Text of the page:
Kentucky Basketball: Why Jarred Vanderbilt still hasn’t had surgery and why the Wildcats need him ASAP

LEXINGTON, Ky. — There was a glimmer of hope Thursday that 5-star Kentucky freshman Jarred Vanderbilt’s left foot injury is not as bad as initially thought, and coach John Calipari explained why he’s pray for that to be the case. By the sound of it, for all the Wildcats’ talent, Vanderbilt could be the difference between a good team this season and a great one.

“They’re going to reevaluate here in another week or so, then figure out where it goes,” Calipari said. “It would be an unbelievable blessing for him — and us — if he were able to start coming back to play. They wanted to look at it a little bit more before they made a decision, and let him feel it, see what he felt like.”

Eleven days earlier, Kentucky announced that Vanderbilt was expected to miss three months because that foot, which had also been a problem during his high school career, likely required surgery. He has still not had that surgery.

“We’re just trying to be optimistic,” Vanderbilt said. “Hopefully it’s not as bad as it [seemed]. But right now, I’m just playing it by ear.”

While the timetable for return remains unclear, his value to the Wildcats is quite obvious. Despite four other 5-star forwards on the roster, the 6-foot-9 Vanderbilt brings a unique skillset that will missed however long he’s out.

“It affects us two different ways,” Calipari said. “If we were to press or play a small lineup, it would have been with him in there. Second thing is, if we were going against a zone defense, the first thing you do is put him in the middle of the zone because of how he plays, passes, drives, his ability to make plays. So that changes us.”

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Calipari talks endlessly about what he calls positionless basketball, and Vanderbilt personifies that. He could legitimately play all five positions on the floor, Calipari and his teammates say, better than anyone else on the roster.

“If we had Jarred playing, you could play without a point guard, because he could be the point guard, so we were really interchangeable,” Calipari said. “When you step him back off, you’re not quite as interchangeable. You could have played Jarred [as] the point forward.”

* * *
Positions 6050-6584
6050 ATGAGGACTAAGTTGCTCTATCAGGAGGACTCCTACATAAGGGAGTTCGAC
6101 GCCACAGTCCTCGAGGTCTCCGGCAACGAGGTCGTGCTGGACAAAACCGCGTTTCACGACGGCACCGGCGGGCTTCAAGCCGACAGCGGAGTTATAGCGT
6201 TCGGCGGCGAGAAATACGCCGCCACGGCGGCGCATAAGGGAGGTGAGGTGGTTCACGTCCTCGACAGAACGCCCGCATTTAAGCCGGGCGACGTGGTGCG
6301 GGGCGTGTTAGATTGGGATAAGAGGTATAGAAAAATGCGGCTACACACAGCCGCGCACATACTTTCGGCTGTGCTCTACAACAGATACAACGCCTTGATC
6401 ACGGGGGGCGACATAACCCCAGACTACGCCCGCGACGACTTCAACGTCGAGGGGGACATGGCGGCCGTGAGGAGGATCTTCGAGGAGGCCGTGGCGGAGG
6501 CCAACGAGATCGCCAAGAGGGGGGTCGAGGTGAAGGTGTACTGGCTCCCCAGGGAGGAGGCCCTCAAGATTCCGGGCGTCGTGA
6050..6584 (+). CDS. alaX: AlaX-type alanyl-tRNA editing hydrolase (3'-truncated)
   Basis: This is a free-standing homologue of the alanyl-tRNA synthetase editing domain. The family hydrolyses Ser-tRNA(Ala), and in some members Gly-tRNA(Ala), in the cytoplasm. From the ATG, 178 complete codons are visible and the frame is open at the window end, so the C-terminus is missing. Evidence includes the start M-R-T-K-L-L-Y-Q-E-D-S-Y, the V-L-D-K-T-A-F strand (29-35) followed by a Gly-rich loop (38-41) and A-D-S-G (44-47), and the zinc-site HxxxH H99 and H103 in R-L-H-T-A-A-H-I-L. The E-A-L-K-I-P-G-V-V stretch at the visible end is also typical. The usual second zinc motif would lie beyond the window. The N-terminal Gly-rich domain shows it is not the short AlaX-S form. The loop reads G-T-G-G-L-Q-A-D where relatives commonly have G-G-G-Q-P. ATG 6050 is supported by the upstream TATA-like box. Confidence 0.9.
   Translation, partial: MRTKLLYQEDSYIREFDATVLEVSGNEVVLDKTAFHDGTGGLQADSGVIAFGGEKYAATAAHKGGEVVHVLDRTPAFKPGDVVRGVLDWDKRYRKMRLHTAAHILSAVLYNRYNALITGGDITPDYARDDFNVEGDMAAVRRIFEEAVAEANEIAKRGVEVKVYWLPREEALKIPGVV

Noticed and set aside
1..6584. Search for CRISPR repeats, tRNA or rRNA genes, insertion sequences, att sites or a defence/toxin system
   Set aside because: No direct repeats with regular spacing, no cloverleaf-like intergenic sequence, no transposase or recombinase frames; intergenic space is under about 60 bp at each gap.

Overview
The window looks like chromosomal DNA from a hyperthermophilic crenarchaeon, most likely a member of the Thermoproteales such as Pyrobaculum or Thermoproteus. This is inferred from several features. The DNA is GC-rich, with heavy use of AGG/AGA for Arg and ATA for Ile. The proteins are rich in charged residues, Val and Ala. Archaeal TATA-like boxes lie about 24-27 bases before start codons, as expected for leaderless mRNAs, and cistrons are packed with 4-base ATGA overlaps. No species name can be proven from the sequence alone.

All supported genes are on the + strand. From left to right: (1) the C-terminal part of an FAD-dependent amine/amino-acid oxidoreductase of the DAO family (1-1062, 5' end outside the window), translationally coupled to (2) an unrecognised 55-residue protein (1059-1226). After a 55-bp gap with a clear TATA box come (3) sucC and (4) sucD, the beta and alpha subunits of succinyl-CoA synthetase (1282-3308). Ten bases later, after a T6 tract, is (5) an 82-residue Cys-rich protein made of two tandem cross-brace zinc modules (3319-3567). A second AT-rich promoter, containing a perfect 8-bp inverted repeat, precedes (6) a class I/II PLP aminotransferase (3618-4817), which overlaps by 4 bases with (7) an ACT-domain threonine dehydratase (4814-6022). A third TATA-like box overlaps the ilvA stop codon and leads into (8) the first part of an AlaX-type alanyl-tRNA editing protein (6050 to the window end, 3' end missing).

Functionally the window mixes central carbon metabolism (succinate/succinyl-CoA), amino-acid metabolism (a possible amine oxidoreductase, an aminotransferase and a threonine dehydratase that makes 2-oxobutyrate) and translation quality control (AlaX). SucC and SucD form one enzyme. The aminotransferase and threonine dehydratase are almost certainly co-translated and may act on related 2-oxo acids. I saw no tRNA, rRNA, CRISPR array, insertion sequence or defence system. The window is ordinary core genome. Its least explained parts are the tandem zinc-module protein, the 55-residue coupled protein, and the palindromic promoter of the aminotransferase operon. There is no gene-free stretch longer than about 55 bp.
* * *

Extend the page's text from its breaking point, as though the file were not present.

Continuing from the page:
There is a defensive impact as well.

“The shot-blocking team we were going to be changes without him,” Calipari said. “He may have been our best shot-blocker.”

Vanderbilt’s talented teammates echoed their coach’s sentiments: Sure, the Wildcats will be fine without him, but they figure to be so much better with him.

“He can play one through five, guard one through five,” forward P.J. Washington said. “We don’t have anybody like him on this team. He’s special.”

Fellow forward Kevin Knox, who is most similar to Vanderbilt, is eager to get him back — almost selfishly.

“Jarred is really good at pushing the ball and finding the open guy, throwing alley oops. He has really good touch on his passes,” Knox said. “I’m 100 percent sure he’s going to come back and be perfectly fine.”

The initial timeline would’ve had Vanderbilt coming back in January, in time for the start of Southeastern Conference play. Now maybe that return will be sooner — but with a chronic and somewhat mysterious foot ailment, it could also be later.

Whenever it is, “I feel like the chemistry will just click because of the relationship we have off the court,” Vanderbilt said. “Of course I want to play. That’s what I came here to do. But there’s also some pros to it: I can sit back and watch film and study the plays.”

One other positive spin: Vanderbilt is now Kentucky’s somewhat secret weapon. Perhaps just when opponents feel like they have a handle on how to stop these Wildcats, here comes another versatile, 6-9 forward who isn’t on any of the scouting reports.

“That’ll be really good. I never really thought about that,” Knox said. “They’re going to be like, ‘Who’s this?’ When he comes back with his ability to rebound and push, they’re going to be like, ‘Who is this guy? He wasn’t on film.’ Like Cal said, we can go with me, Hami [Diallo], Jarred, P.J. and Wenyen [Gabriel] as our five, just because of our ability to rebound, push the ball and defend.”

That would be a 6-9 “point guard,” 6-6 shooting guard and 6-7, 6-9 and 6-9 forwards — everyone on the court with a 6-foot-11 wingspan or greater. It would be a fascinating (terrifying?) lineup. So now Calipari and the Cats wait for the first chance to unleash it.

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The post Kentucky Basketball: Why Jarred Vanderbilt still hasn’t had surgery and why the Wildcats need him ASAP appeared first on SEC Country.

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